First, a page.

Enhancing the productive durability of companies.
In a world of rapidly falling company lifespans, LongWealth is a specialist advisory devoted to help leaders build productively durable companies – which we call “Living Machines”. As a result, leaders gain mastery over 70% of their future value creation potential.
The Longwealth approach helps companies harness the life force inside companies that builds intangible capital and generates 70% of future cashflows in a way that is recognised inside and outside the organisation.
Companies can thrive in the new era by building intangible “capital” that drives their perpetuity value. There are 10 vital signs that such companies share.
Companies are being increasingly subject to the crush of technology and pressure to deliver on near term results. Further, companies face more frequent, unexpected business, social and environmental crises. All this points to the pressing need to make fundamental changes in the way organisations are being built, to stand the test of time.
The productive durability of India’s Top-100 companies.
Our most recent study reveals the longevity potential of India’s top 100 companies. Collectively, they represent US$ 1 trillion of Scarce Capital. But some companies and industries do much better than others.
Our Vienna headquarters tap into the heritage of one of Europe’s most vibrant cities.
From Peter Drucker to Viktor Frankl, Vienna has been an intellectual powerhouse that has brought unprecedented innovations in science, philosophy, psychology and business to the world. Our headquarters in the heart of the city allow us to tap into these traditions and bring them to bear on our work with clients all over the world.
Thought leaders and what they think about the living machine model…
Conscious Leadership Guild – Founding Director – San Francisco
Benefit Company Bar Association – Co- Founding Director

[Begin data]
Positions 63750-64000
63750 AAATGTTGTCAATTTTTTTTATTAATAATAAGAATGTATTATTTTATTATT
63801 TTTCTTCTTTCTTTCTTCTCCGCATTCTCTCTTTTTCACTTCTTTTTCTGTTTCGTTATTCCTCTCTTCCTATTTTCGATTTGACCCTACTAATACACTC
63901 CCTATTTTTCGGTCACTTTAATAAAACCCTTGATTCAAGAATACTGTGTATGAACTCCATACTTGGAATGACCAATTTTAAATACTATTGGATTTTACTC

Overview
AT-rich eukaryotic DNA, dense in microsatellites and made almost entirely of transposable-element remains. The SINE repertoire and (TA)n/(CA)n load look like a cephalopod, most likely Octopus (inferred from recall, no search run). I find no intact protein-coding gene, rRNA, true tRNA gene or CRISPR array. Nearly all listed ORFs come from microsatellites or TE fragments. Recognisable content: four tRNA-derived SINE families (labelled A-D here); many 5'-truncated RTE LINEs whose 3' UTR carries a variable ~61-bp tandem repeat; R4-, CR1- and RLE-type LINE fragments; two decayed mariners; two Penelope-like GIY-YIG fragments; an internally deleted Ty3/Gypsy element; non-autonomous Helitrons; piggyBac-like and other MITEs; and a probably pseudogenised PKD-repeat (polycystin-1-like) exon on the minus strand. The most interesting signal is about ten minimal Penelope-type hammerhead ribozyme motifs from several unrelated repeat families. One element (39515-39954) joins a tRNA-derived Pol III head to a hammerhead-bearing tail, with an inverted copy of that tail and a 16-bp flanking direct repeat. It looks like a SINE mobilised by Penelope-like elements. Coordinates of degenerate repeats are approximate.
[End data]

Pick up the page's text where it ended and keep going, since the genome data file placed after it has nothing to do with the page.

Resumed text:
Montgomery & Hansen LLP – Founder – Silicon Valley
Lex Ultima – Founder – Silicon Valley
I completely understand your elegant model which ties the 70% of a company’s value/wealth to its intangible assets – mindset, purpose, brand, culture, innovation and, ultimately, to the healthy life force of the leader/leadership.
At the core, your model is synchronous with where I and others like Frederic Laloux have arrived, which is to say that “life force” is the spirit of the collective life form.
What I like about your model is that it ties this kind of leadership with 70% of a company’s enterprise value. This puts the need for this kind of leadership into terms that “orange” business leaders who run the vast majority of businesses can understand.
To put it simply, your model makes optimizing the consciousness of the leadership a critical long-term success factor of a business because 70% of the enterprise value depends on it.
In my executive coaching practice, many of my clients are sent to me to enhance their “executive presence”, which in LaLoux’s framework means optimizing their state of being and consciousness as much as possible. I love the tie in your model between the self-perpetuating value of an enterprise and the optimization of consciousness of the leader(s). Your model may be the missing link to inspire the conventional companies to evolve… Brilliant.
You have developed a brilliant model to help companies harness their long-run potential. Given the crush of technology and focus on short-term profits, too many business people are focusing too much time and energy on day-to-day, or even minute-to-minute, operational details, instead of longer-term strategy.